It is my great honor and joy to find myself, unexpectedly, the only person in the world qualified to announce to you the publication of Wu De's newest book, Zen & Tea One Flavor. There have been allusions to it here and there over the last year, just enough to leave us all impatient. Those of you that have been a part of that I am happy to say the wait is over! I think you will find as you read it that this is exactly the book you were secretly wishing would be written and find its way into your hands all this time. And I don't think that is a reaction that will be reserved for the members of this group who have been in contact with this tradition for some time now; it's a book that is called for and needed within the scope of modern tea literature, and we can only hope that it will be received as such amidst the seemingly endless list of titles out there today which seem to be so stuck on either the physical qualities of tea or its historical story (and even then only as it relates to man, not really tea itself ) rather than its spirit.
I'm sure most of you have already read The Way of Tea, and some of you have had the good fortune to read Faces of the Master as well. If not, don't let this review discourage you; in their own way, each one is a prelude to and even a part of Zen & Tea One Flavor. Nonetheless, I have to say that this is my favorite of the three, to the extent that it's possible to compare what are certainly still very individual works, each with its own definitively unique content. In The Way of Tea we are led through some of the more delightful bits of factual tea history and masters, followed by a look into the philosophical aspects of a life of tea. In Faces of the Master, we do not even see the word tea appear at all as we journey through the semi-fictionalized (or not, who can say?) lives of legends whose existence even those by-the-book historians must acknowledge. In Zen & Tea One Flavor, however, there is something that is at once a combination of Tea's history, philosophy, and legends into something greater than any of these things individually, and also into something more ordinary at the same time.
As the introduction itself states, "...the essence of Zen is more easily communicated through art and life than it is in words, though it can indeed be instigated by language." Appropriately, then, at the beginning of every chapter we are first met with a beautiful illustration, followed by a Zen/Tea story, and then the author's commentary on the story, serving to fill in (or perhaps rather to widen) the gaps, as needed. Poignantly and in the spirit of the Zen circle, called an "enso", each chapter then finishes with a bit of poetry for inspiration. Lastly, we are treated to the ten-part illustrated journey of an unknown tea saint as he climbs the 10,000-foot pole of Zen only to leap off of it; a summary-in-action of the process pointed to throughout the book. They are based on the famous ten ox-herding pictures of Zen.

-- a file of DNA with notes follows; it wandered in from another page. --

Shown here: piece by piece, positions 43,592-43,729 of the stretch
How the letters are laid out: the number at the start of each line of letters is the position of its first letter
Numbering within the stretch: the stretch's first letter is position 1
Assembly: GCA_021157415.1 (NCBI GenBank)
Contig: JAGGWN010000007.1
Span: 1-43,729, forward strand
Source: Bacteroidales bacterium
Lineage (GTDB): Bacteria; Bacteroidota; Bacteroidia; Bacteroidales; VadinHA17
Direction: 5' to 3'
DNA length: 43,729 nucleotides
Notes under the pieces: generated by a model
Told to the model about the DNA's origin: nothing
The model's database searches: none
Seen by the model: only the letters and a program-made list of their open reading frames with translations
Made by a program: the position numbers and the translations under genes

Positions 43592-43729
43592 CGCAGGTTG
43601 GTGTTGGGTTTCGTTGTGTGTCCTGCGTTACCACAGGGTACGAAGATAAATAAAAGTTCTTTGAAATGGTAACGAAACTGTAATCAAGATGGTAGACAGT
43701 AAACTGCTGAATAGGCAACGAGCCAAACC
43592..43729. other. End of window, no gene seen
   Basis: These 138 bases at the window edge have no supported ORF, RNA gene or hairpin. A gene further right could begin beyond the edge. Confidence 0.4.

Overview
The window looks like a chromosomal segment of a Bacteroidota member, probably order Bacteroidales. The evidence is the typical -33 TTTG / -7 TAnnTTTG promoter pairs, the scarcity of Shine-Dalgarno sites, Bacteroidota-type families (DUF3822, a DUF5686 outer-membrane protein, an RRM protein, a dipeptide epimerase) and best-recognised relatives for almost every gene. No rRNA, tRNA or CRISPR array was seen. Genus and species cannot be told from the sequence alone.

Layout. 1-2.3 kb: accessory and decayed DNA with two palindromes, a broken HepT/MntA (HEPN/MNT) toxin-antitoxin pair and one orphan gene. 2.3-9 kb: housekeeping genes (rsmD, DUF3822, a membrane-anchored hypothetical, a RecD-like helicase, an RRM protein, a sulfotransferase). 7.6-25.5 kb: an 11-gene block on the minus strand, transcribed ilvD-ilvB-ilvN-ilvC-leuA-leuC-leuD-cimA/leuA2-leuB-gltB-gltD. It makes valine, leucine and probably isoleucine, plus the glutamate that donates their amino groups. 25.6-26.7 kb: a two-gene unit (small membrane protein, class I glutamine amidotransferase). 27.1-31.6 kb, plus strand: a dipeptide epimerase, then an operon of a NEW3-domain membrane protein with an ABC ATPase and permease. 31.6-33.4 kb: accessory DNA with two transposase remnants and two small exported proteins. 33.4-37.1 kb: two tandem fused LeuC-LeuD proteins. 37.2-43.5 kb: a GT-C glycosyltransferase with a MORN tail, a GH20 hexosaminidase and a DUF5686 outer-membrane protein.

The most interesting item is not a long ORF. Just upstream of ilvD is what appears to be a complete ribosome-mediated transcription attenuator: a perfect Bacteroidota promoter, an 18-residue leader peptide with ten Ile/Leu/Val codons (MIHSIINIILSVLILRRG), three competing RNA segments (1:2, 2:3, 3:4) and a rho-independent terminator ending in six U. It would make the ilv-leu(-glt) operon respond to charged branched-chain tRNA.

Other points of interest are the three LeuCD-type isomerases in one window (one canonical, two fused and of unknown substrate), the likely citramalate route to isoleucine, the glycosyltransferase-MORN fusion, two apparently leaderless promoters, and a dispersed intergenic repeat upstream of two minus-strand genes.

I found this book to span the whole spectrum of what I could want from a book. From the simple perspective of a reader of books, I was delighted and entertained by many wonderful and unique stories, clever insights and beautiful illustrations. From the perspective of a normal guy who finds himself sometimes caught up in various forms of 'rush' and 'things to do', I found daily motivation not only to take time out to sit down for tea, but even inspiration that could transform my 'rush' into relaxation with the constant reminder that my tea preparation is my day-to-day activity. From the perspective of a person of tea, I found endless inspiration and boundless insights; an expansion of my ability to see the aspects of the Universe in each cup and the cup in each aspect of the Universe. Lastly, from the perspective of someone walking a spiritual path, I found a powerful tool that I could use daily to enhance my practice, spending just 15 minutes in the morning first reading the story then another 15 that night or the next day reading the commentary after the story had some time to steep, preferably washed down (and washed away!) with a few bowls of tea.
In short, then, I will state the obvious: I highly recommend this book. Especially because it is the first book ever published to contain my most Holy and Magnificent Name, thus rendering it a priceless collector's item, and possibly of great import in protecting your soul from certain Doom at the End of Days; if they arrive prior to the publishing of my own book. That book will be entitled "Give your Life-savings to Kaiya the Generous & Receive Redemption from Eternal Suffering One Flavor." In the meantime, however, get this book, or better yet come and visit us and we'll give you one for free!